Facing criticism over the quality of search results, Google recently tweaked its famously secretive algorithm to weed out spam sites and so-called “content farms.” For all the attention this issue got, however, it’s only one of many search-related challenges confronting the company.
That’s because search is undergoing its most rapid disruption since the dawn of the Google era.
From the perspective of Amit Singhal, a Google fellow who oversees search quality, the pace and scope of changes to search have been accelerating for five years now. In that time, Google unveiled what he called three “paradigm shifts” to its search engine by adding instant search, real-time search, and personalized search.
But the scale and pace of those changes is nothing compared to the changes to come.
“Google’s innovation cycle is accelerating,” Singhal said. “Search has made great leaps and bounds. But we are just getting started on the next generation of search.
“Because Google dominates search, with 65.7 percent of the market, we’ve come to see it as relatively static. And nothing is likely to change that anytime soon. “In the near future, no one is going to substantially challenge Google,” said Danny Sullivan, who runs the Search Engine Land blog, and was in San Jose this past week hosting a search conference.
“Beyond location-based search results, which Google and Bing now offer, mobile has also given us the app-driven experience. Each app is its own little world, containing information that is walled off from search engines. And when it comes to finding mobile apps we want to use, Apple has made iTunes the only place to search for iPhone apps. Google has recently launched its own app store for Android devices. BlackBerry has its own app store to search for its devices. But no service is a one-stop shop to search all apps. For that, you probably need to try a mobile search startup called GetJar.Even as search companies must grapple with mobile and apps, they also must deal with social networks. Facebook has made increasing amounts of its users’ content public, but most of the site is still not searchable by Google. Facebook does have a partnership with Bing, but even those results are limited. And one of my biggest complaints in general is that Facebook’s own search remains primitive. I still can’t do basic things like search for something I posted two years ago, for instance.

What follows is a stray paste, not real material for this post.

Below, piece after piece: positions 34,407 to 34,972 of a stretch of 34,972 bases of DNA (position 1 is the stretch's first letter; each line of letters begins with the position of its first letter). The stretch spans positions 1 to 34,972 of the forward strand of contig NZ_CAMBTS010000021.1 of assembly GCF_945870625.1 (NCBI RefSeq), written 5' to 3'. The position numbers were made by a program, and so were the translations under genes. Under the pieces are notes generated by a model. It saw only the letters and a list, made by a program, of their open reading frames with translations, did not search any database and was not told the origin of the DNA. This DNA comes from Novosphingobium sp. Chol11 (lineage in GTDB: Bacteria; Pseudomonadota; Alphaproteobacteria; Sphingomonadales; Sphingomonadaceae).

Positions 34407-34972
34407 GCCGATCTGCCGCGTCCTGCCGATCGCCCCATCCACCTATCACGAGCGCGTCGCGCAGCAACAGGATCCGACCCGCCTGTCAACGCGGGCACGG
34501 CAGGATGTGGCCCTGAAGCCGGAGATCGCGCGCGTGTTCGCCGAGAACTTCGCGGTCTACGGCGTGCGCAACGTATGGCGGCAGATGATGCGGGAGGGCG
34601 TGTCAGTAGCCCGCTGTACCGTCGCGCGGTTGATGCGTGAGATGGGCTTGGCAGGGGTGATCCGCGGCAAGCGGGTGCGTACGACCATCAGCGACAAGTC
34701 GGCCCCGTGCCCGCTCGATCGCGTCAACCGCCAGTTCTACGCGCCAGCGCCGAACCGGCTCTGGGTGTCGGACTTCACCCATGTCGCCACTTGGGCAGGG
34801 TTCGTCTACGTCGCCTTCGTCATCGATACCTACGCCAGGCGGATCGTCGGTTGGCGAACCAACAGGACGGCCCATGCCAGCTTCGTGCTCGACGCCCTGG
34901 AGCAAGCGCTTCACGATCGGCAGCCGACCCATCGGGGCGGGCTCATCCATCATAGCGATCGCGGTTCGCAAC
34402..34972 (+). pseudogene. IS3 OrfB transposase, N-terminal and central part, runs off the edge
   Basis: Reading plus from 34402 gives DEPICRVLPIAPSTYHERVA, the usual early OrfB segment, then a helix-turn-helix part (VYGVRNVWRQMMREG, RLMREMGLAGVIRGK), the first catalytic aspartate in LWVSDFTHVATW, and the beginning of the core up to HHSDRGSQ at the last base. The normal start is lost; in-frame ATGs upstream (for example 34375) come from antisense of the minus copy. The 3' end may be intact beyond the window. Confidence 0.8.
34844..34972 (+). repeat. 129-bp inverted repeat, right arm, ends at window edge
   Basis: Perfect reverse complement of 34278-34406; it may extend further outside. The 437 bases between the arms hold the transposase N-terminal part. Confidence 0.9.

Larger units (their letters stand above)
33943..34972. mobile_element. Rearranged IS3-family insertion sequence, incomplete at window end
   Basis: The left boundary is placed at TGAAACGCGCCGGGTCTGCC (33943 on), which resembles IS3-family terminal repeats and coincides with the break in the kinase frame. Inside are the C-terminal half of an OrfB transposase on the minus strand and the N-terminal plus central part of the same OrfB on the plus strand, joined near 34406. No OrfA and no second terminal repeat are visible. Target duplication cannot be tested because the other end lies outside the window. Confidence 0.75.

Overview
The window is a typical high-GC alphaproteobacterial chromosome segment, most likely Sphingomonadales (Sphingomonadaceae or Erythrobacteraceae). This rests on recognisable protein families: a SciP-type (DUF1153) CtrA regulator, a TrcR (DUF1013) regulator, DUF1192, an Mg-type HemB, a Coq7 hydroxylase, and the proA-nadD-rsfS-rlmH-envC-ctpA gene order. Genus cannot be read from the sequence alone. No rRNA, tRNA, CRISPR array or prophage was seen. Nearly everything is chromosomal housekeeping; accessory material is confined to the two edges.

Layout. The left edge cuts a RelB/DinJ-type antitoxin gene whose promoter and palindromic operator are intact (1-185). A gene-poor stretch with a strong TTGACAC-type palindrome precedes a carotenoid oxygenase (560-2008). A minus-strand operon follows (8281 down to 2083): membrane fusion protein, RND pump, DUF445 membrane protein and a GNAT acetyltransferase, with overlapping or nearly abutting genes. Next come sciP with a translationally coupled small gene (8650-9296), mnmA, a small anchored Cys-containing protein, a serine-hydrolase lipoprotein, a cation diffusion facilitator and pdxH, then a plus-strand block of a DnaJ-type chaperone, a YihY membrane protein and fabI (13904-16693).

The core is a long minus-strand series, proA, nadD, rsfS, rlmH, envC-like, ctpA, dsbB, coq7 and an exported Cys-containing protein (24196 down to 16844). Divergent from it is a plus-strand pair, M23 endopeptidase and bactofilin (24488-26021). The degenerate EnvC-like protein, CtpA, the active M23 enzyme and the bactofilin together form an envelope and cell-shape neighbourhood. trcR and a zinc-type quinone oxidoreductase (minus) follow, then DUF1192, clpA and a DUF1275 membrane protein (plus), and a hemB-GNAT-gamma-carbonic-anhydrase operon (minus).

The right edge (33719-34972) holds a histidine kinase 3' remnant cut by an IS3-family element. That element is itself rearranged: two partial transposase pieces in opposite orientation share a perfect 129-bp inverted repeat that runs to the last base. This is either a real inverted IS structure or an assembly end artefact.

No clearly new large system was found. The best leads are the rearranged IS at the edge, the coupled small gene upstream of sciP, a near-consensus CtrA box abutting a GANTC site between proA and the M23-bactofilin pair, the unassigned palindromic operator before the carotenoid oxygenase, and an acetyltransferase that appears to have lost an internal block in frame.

Meanwhile, Twitter has created huge volumes of content and Google and Bing have both augmented their search to include such real-time services. But even with special access to Twitter, the companies are able to provide only limited access to things that were tweeted months or years ago.
“We’ve pushed the envelope everyday,” Singhal said. “But clearly our job is not done.”